CSUB wins first Ethics Bowl Competition
Cal State Bakersfield philosophy students beat 15 colleges and universities across the state to take first place in an ethics competition in San Jose, university officials announced this month.
It was CSUB's first time entering the California Regional Intercollegiate Ethics Bowl. Now students are preparing for a national competition to take place next month in Reston, Va.
“I think it's a testament to the strength of the philosophy program at CSUB that we entered as a school with no debate background, no pedigree in the event and were able to win,” student team member Travis Rosenlieb said.
Students argued and defended their morals on a variety of issues including business, engineering, journalism, law and social work in the December competition while demonstrating an understanding of the facts of the case, articulating ethical principles and presenting an argument before a panel of judges.
Form of “No-Nonsense Nurturing” discourages teachers from saying “please,” “thank you”
A hardline style of teaching that discourages teachers from saying “please” and “thank you” to their students is gaining national attention, but local educators are not embracing it.
The management program, touted by its supporters as one that could empower teachers while leading to more organized and orderly classrooms, stresses a firm approach to teaching. One of the tenets is for teachers to expect “100 percent compliance 100 percent of the time.”
While it’s been widely reported that the No Nonsense Nurturing program forbids teachers from saying “please,” Kristyn Klei Borrero, founder of the San Francisco-based Center for Transformative Teacher Training that developed the program, said it only discourages it.
Saying “please” gives students an option to misbehave, Klei Borrero said.
“We do encourage teachers to use a tone that means business,” Klei Borrero added. “But 'please' sounds like you have a choice.”
While the program is gaining attention and criticism, the program hasn't been officially adopted in any Kern County schools, Klei Borrero said. Several local educators said they haven't heard of the program, but were skeptical of its spirit.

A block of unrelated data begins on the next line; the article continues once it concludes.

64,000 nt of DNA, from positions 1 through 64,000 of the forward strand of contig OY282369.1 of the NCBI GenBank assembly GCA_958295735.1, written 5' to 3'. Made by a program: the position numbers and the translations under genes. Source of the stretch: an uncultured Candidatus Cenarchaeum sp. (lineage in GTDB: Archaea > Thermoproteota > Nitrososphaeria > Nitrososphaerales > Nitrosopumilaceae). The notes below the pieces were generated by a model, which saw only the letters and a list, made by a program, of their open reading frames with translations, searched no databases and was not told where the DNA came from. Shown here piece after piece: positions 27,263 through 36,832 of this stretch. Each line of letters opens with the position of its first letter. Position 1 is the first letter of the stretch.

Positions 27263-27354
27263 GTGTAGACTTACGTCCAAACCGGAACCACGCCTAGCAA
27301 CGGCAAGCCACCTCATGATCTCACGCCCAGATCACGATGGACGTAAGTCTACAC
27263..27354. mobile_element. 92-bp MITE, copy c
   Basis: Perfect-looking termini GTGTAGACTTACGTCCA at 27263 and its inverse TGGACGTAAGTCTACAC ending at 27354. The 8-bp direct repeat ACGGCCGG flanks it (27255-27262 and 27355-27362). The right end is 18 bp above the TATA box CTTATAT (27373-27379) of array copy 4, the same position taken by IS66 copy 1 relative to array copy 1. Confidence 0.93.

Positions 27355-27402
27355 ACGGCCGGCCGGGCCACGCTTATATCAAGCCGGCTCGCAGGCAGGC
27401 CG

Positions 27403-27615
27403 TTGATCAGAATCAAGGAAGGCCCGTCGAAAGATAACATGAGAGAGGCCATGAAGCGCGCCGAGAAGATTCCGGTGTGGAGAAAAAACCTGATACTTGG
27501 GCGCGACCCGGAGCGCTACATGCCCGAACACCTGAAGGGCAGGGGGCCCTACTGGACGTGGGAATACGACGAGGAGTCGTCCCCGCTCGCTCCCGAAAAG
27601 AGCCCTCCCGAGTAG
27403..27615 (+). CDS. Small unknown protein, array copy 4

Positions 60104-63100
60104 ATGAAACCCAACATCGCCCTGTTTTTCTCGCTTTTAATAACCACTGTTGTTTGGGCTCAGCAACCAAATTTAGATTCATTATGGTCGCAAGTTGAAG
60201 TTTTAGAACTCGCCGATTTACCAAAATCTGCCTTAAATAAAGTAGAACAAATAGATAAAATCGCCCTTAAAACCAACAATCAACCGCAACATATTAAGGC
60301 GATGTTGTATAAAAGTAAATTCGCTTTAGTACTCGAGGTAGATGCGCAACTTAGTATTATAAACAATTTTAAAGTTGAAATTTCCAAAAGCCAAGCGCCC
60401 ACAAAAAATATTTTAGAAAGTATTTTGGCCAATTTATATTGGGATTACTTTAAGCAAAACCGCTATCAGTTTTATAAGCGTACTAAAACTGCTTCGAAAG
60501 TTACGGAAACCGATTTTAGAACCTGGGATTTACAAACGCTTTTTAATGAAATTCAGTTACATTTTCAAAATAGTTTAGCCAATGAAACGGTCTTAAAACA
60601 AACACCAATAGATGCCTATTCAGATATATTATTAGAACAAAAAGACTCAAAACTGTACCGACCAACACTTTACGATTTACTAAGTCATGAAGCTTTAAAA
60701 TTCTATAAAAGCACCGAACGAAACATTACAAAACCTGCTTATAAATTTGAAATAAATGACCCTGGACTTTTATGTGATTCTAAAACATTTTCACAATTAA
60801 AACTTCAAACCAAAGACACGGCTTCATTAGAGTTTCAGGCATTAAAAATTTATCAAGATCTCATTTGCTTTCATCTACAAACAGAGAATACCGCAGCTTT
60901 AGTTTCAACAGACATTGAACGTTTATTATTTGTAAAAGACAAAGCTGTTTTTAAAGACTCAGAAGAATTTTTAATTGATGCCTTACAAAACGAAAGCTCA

“I can't think of anybody who would ban teachers from saying 'please' and 'thank you.' This is not something I've heard buzzing at all. It's more the opposite around here, more about kindness,” Gerrie Kincaid, assistant superintendent of educational services at Panama-Buena Vista Union School District, said.
Direct Interactive Instruction, a classroom management tactic used at PBVUSD, keeps students so busy that there isn't much of an opportunity for misbehavior, Lauri Heffernan, third-grade teacher and PBVUSD Teachers Association president, said.
“It's so automatic in my classroom that we say 'please' and 'thank you' for everything, even when I'm giving a command,” Heffernan said.
Infomercials promoting online courses for the management program show stressed-out teachers flocked by unruly students as they attempt to restore order in their classrooms. It's a stark comparison from the teachers depicted in the video who have gone through the No Nonsense Nurturing course.
They stand before neat rows of grade school students delivering scripted directions, often narrating what students are doing. They mark off warnings for students whose eye contact strays from them or their work. They seldom reward those on task.
The program is deployed most in underserved, disenfranchised parts of the country, Klei Borrero said.
Costs to train schools vary, but range from $4,000 up to $100,000.
Some teachers on Twitter are criticizing the program, saying it's far from nurturing.
“#NoNonsenseNurturing is NOT what we need. My class had high expectations & I used ’please’ when speaking to kids,” San Francisco-based education attorney Annie Lee tweeted Jan. 11.
The program has been rolled out at more than 250 schools throughout the nation.